Wednesday, April 8, 2009

Article About the Spirit and Life of a Piece of Art

Autumn Brilliance - $450
9 x 12 Oil on Canvas panel
Copyright of Dena McMurdie, 2009

I signed up to receive Fine Art Views by Clint Watson. It is a free email newsletter on various subjects related to art. I absolutely love receiving these emails. They are insightful and informative. This particular article expresses the way I feel about my art. Rather than try to sum it up and ruin it, I thought I would just re-publish a part of it.

I cannot count the number of times I have been asked why original art is so expensive. This article explains part of the reason:

Create (v): to bring into being; to cause to exist; to form out of nothing.

So, artwork created by an artist exists. It is an inanimate being. The word 'being' has several definitions but usually connotes life of some sort. You may just consider it a matter of semantics, but I believe that original art has life. I don't speak of life in some abstract fashion, but rather in the same way any other living object exists. It has something much, much deeper than the physical attributes of an inanimate object. Although inanimate, art is a being. It speaks. It breathes. It communicates. It challenges us. It causes us to feel, to wonder, to dream, or cry. It can inspire. It can lift. Or it can degrade.

When your hands mold the clay or push the brush around - you are forming something out of nothing. The thoughts, feelings, passions, and emotions all come into play to influence how your hands work. Intuition and experimentation play off each other. Knowledge and curiosity work to transform your emotions into expressions. Skill is developed and then manipulated in just the precise manner to achieve the subtle effects desired by you. Through this effort you cause a work of art to exist. It is born in your hands. It has life. It is, in a true and literal sense, a creation. This is why it is so powerful. It is not simply another object. It was created. It was brought into being. It now exists.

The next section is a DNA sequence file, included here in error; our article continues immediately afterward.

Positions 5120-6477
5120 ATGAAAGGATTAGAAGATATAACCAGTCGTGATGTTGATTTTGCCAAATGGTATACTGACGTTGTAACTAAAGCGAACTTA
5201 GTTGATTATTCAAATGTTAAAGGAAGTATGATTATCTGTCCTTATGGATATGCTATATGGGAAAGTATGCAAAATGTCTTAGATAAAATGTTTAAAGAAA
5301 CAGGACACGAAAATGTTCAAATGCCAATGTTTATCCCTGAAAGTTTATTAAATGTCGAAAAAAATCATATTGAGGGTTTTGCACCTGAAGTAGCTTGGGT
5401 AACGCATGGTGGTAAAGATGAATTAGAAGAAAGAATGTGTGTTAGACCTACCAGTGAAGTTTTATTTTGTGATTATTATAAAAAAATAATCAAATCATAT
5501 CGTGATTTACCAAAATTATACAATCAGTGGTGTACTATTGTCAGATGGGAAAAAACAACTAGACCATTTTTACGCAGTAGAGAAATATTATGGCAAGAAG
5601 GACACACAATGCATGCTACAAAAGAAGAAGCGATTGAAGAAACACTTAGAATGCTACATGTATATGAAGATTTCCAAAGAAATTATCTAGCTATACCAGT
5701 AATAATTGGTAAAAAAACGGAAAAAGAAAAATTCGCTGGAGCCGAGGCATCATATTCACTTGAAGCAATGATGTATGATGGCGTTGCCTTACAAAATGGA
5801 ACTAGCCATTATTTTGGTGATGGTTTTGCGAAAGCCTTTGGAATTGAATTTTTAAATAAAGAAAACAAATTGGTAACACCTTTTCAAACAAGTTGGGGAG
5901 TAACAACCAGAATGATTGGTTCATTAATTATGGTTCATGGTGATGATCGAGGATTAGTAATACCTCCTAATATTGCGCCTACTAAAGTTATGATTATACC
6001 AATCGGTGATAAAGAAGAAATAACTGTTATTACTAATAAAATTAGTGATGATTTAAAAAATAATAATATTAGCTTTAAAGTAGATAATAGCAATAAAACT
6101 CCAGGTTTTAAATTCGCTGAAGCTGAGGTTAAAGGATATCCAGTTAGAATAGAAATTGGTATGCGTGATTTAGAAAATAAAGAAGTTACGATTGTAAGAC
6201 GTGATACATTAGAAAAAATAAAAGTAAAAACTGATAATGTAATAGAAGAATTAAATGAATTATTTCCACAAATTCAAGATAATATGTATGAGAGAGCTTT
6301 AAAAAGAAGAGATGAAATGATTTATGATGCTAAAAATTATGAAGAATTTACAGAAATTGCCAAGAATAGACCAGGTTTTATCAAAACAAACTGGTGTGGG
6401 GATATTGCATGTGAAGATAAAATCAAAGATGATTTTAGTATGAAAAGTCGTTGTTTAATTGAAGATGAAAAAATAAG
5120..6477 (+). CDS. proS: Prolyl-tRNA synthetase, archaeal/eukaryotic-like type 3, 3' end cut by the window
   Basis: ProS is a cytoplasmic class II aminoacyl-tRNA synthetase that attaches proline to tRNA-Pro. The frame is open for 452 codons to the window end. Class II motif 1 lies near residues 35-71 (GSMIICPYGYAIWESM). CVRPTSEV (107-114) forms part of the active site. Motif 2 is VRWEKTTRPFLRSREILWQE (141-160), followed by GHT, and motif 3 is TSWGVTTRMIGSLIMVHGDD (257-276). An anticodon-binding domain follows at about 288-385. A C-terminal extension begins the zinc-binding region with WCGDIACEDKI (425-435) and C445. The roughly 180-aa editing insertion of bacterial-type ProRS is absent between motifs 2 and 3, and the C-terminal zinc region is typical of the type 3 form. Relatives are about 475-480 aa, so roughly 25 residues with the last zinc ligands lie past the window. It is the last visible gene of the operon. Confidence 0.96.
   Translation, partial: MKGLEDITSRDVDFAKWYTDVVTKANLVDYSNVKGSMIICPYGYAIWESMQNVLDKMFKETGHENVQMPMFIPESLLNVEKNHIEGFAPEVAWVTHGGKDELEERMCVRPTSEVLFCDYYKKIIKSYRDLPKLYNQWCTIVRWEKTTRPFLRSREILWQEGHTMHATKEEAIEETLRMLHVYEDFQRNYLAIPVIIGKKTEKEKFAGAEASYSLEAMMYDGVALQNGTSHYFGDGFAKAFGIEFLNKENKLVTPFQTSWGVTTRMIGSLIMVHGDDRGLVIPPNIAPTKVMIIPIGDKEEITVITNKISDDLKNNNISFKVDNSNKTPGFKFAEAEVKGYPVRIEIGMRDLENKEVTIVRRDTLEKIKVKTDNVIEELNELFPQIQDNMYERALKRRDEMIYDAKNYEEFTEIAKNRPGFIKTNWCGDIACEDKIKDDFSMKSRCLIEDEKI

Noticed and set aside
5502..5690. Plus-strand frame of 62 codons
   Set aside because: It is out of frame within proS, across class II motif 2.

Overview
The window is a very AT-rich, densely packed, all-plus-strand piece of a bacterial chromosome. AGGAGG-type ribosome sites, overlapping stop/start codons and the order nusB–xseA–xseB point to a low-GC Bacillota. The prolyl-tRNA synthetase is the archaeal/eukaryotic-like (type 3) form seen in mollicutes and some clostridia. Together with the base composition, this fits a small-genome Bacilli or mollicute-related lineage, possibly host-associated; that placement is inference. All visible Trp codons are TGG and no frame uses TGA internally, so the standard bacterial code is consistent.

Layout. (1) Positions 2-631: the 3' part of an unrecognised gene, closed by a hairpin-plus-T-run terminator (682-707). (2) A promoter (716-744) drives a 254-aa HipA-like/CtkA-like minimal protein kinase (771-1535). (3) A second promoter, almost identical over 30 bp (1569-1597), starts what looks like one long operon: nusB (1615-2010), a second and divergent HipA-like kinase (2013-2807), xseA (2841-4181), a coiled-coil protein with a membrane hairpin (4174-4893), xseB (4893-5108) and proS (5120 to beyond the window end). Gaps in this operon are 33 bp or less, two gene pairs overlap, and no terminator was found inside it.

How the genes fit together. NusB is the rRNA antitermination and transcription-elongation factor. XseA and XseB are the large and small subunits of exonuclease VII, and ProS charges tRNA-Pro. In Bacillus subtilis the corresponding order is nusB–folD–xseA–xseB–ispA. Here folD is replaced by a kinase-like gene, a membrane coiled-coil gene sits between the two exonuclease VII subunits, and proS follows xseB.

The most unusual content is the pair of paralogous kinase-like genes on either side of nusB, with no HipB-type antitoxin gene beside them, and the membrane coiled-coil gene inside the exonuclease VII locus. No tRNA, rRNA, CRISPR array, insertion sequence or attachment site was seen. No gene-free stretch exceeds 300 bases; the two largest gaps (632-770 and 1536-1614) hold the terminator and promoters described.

There is something spiritual about the creation of art, just like our bodies are both physical and spiritual. The spirit gives us life, thought, and emotion, etc. Once we die, the spirit has left the body, but the corpse is still there. Yet without the spirit to give it life, the body will eventually decompose and cease to exist in human form. There are similar principles with art. There is the physical canvas (or wood or stone or bronze), but deep within is the spirit of the piece. You give it that spirit as you create the work. The spirit gives the piece life which expresses thought and emotion. Without the spirit, the piece is lifeless or dead. That is why a print will never have the same effect as an original. It will never be an original creation. It is an imitation.

Yes, a photograph of a person can capture one's character or personality, even emotion. But a photograph can never replace the actual person. It is merely a representation of the original. Likewise, a reproduction of a work of art can capture a portion of the magic or spirit of the art - but it can never replace it. Consider how powerful and moving an image in an art history book (or as a print) is. However, when one sees the original, something much more powerful is felt. The printed version pales in comparison. Visit a museum and you will find this to be true.

There is something intangible within artworks created with care by gifted hands. That quality is, in my humble opinion, life.

Keith Bond

This article appears courtesy of by Clint Watson, a free email newsletter about art, marketing, inspiration and fine living for artists, collectors and galleries (and anyone else who loves art) . For a complimentary subscription, visit:

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